by Sara Etgen-Baker
“Wash your hands, little lady!”
“I already washed them a little while ago. Why should I wash them again?”
“You’ve touched countless things since then; your hands are dirty.”
“But Grammy,” I turned my hands over, closely examining them. “They don’t look dirty!”
“Yes, they are! The kind of dirt I’m talking about is invisible; it rides on your hands and can make you sick. It can only be removed with soap and water. So go wash your hands!”
Invisible dirt riding on my hands? I hadn’t heard of such a thing and didn’t understand why I washed my hands more at Grammy’s house than I did at home. Maybe she has more invisible dirt at her house, I reasoned. Grammy had many other peculiar ways so I chalked up her handwashing practice as another one of them.
Before disinfecting wipes and hand sanitizer were available, Grammy took sheets of paper towel and a small can of disinfecting spray with her, stuffing it inside her rather commodious purse. While out and about, she used her spray, liberally coating the surface of restaurant tables, public phones, restroom doorknobs, then vigorously rubbing the area until the coating disappeared. I never questioned her ritual but found it odd and even a little embarrassing.
Even my mother had her own baffling ways. She didn’t use her dishwasher because it cost too much to run. She never threw away any empty plastic butter tubs. Instead, she washed them and stored them in a cabinet for putting leftovers in. Eventually, the cabinet became so full that when the cabinet door was opened, the tubs tumbled out onto the floor.
Bar soap was cheaper than body wash or liquid hand soap and was, therefore, Mother’s preferred choice for washing one’s hands and body. Anyone who’s ever used bar soap knows that the bar gets smaller and smaller with each use. Eventually, all that remains is a balled-up, dirty, disfigured, and insignificant piece of soap that’s annoyingly impossible to use. Mother habitually gathered up all these mutant miniature soaps and placed them in—you guessed it—the empty butter tubs. Once she’d collected enough tiny soap pieces, she chopped them up; placed them in a Styrofoam cup; filled it with water; and cooked it in the microwave for 30 seconds. After drying for a few days, wah-la! A new bar of soap.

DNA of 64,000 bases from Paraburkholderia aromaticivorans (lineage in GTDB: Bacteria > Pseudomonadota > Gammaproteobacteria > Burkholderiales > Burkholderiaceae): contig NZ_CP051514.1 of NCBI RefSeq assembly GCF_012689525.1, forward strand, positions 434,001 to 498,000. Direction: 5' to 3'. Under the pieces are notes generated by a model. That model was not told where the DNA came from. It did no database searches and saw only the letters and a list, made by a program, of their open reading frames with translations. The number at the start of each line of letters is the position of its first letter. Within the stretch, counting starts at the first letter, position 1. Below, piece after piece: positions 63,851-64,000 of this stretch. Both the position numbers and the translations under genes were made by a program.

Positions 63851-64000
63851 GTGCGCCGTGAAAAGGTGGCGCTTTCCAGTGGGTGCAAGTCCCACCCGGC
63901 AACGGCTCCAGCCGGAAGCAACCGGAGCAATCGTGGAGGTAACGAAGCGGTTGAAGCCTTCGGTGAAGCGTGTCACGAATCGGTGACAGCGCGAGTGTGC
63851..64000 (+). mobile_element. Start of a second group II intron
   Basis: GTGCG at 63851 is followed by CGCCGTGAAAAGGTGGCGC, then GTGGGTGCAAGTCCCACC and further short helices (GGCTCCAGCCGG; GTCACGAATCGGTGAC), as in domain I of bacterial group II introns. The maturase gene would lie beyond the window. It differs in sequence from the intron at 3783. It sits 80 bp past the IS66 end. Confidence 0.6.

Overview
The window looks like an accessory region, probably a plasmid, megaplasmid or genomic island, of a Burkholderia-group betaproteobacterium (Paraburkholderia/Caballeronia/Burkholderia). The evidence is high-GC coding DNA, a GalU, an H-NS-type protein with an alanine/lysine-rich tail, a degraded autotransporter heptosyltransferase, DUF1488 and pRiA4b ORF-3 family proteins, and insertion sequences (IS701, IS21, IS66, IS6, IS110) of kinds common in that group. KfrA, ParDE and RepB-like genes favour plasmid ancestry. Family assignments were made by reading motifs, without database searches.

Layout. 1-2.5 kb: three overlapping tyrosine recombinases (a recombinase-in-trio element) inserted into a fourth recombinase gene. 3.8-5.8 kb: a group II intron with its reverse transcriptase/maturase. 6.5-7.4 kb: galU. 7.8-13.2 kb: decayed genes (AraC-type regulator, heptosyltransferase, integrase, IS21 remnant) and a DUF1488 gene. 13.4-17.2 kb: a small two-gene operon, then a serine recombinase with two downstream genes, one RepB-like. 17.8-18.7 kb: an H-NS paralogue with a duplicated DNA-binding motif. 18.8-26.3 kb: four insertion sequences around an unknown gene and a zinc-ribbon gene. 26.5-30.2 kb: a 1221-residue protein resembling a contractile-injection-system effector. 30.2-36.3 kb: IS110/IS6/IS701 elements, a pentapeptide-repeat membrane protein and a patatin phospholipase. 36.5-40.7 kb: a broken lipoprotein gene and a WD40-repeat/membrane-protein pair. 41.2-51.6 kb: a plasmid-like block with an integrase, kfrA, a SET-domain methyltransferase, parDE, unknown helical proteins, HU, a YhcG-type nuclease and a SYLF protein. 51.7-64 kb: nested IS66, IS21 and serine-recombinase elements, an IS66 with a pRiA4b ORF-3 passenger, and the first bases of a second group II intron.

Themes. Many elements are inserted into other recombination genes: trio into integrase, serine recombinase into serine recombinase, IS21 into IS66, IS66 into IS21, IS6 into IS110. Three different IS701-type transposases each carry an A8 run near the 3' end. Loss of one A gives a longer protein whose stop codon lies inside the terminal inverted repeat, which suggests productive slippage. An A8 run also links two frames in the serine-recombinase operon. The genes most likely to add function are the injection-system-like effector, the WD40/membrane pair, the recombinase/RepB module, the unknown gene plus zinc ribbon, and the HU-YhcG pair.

So what’s the point of rambling on about these women’s peculiar ways? Grammy was 18 when the 1918 flu pandemic began and lost a cousin to the virus making her highly sensitized to the presence of unseen germs. Mother grew up during the Great Depression and, out of necessity, learned to live prudently and waste nothing.
When the COVID19 pandemic struck, I suddenly had a new appreciation for what I thought were Grammy’s over-the-top sanitizing habits. When store shelves emptied in the wake of the pandemic, I found myself understanding Mother’s fear of not having and respected her frugality.
A teacher’s unexpected whisper, “You’ve got writing talent,” ignited Sara’s writing desire. Sara ignored that whisper and pursued a different career but eventually, she re-discovered her inner writer and began writing.
Her manuscripts have been published in anthologies and magazines including Chicken Soup for the Soul, Guideposts, Times They Were A Changing, and Wisdom Has a Voice.